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Jac@stafford.net
22-Apr-2016, 10:35
Recommendations for a supplier of quality drill bits for glass?

I'm re-purposing some old, large filters and would like to drill some holes in them. I practiced on some scrap glass using 'glass & ceramic' drill bits that wore out almost immediately. I used drilling lube (Mobil 1), with no improvement over some thick conventional lube.

The largest filters are .53" thick (and 8.5" diameter).

Thanks if you can help.
Jac

Peter De Smidt
22-Apr-2016, 10:54
What size holes?

Jac@stafford.net
22-Apr-2016, 11:12
What size holes?

oops! Yes, that is important. Largest hole 12.6mm (1/2" nominal), and 6.4mm (1/4" nominal).

Thanks for the nudge.

Peter De Smidt
22-Apr-2016, 11:32
I've some experience drilling holes in aquariums. For that, I used diamond bits. They were for bigger holes, but I don't see why smaller ones shouldn't also be ok. Here's a link to one: http://www.amazon.com/gp/product/B000VR7E60/ref=pd_lpo_sbs_dp_ss_3?pf_rd_p=1944687502&pf_rd_s=lpo-top-stripe-1&pf_rd_t=201&pf_rd_i=B000VR7E6U&pf_rd_m=ATVPDKIKX0DER&pf_rd_r=135SHW320W4Y6ZCPDBWM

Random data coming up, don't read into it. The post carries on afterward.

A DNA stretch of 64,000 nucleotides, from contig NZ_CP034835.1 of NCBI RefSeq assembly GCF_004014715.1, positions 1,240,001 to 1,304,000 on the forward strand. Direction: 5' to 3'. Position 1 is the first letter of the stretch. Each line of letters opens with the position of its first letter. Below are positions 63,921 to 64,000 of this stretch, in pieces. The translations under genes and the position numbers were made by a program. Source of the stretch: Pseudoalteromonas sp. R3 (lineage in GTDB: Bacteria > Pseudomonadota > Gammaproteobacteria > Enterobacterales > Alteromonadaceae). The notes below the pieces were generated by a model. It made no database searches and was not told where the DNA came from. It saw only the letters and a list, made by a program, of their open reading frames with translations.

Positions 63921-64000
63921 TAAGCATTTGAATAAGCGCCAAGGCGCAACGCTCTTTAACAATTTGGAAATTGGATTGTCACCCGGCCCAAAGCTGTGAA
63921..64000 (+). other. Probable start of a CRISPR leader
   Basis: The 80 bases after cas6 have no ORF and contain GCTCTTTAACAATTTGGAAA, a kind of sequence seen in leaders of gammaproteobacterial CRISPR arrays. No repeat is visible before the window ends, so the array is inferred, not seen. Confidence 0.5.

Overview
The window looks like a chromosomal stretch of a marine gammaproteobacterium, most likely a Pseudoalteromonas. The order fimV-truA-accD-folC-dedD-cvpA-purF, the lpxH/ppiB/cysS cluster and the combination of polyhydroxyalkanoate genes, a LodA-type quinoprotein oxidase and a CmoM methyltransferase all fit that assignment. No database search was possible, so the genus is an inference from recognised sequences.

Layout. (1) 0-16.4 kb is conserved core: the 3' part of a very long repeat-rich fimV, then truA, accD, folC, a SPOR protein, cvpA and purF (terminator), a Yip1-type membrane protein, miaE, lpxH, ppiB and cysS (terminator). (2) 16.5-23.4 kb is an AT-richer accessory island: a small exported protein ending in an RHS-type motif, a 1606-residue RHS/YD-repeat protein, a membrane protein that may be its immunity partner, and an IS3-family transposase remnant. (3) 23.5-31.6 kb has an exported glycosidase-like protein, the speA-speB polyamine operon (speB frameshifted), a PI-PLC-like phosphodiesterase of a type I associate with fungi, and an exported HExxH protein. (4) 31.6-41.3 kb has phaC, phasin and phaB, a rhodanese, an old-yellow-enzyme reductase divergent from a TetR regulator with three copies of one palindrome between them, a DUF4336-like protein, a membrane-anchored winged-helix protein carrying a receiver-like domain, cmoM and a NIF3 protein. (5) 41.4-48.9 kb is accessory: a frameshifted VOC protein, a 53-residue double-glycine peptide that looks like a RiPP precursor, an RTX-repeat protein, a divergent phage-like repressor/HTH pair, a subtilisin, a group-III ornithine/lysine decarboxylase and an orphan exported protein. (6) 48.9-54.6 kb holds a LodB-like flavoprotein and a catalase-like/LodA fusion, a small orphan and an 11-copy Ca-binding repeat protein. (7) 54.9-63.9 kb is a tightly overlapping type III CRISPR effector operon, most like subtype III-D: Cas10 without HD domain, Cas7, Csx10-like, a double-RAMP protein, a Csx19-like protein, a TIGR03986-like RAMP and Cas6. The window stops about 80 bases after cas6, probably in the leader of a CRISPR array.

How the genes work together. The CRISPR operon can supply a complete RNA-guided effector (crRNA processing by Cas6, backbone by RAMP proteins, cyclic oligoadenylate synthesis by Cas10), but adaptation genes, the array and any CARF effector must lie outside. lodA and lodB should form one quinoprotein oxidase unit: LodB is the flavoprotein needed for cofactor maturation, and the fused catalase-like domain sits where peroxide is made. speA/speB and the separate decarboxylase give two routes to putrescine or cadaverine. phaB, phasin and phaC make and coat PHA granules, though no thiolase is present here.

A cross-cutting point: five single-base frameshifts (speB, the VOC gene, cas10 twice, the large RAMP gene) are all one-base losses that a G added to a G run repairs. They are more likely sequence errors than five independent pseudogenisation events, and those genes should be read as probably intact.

Drew Wiley
22-Apr-2016, 12:14
They're basically little hole saws with diamond grit attached. Use them with water as a lubricant and at a relatively low (slow) RPM. Take you time, and don't expect an exact hole diameter afterwards.

Jac@stafford.net
22-Apr-2016, 14:04
I've some experience drilling holes in aquariums. For that, I used diamond bits. They were for bigger holes, but I don't see why smaller ones shouldn't also be ok. Here's a link to one: http://www.amazon.com/gp/product/B000VR7E60/ref=pd_lpo_sbs_dp_ss_3?pf_rd_p=1944687502&pf_rd_s=lpo-top-stripe-1&pf_rd_t=201&pf_rd_i=B000VR7E6U&pf_rd_m=ATVPDKIKX0DER&pf_rd_r=135SHW320W4Y6ZCPDBWM

That is helpful. Thank you. I must admit ignorance, but I do not know how deep a hole I can cut with the Dewalt bit. Will it do 1/2"? Should I just go with the flow and try it? These pieces of glass are as rare as unicorn horns. Thanks for your time.
.

Peter De Smidt
22-Apr-2016, 14:19
I've drilled through 1/2" thick aquarium glass with similar bits. I wouldn't be stuck on the Dewalt. I picked it mainly because it was the same type of bit I used, and it popped up quickly on a search. Note that with thick aquarium glass I never had a problem, but if you're using thinner glass, you'd want to come up with a support system to minimize the chance of breakage.

Michael Rosenberg
22-Apr-2016, 14:59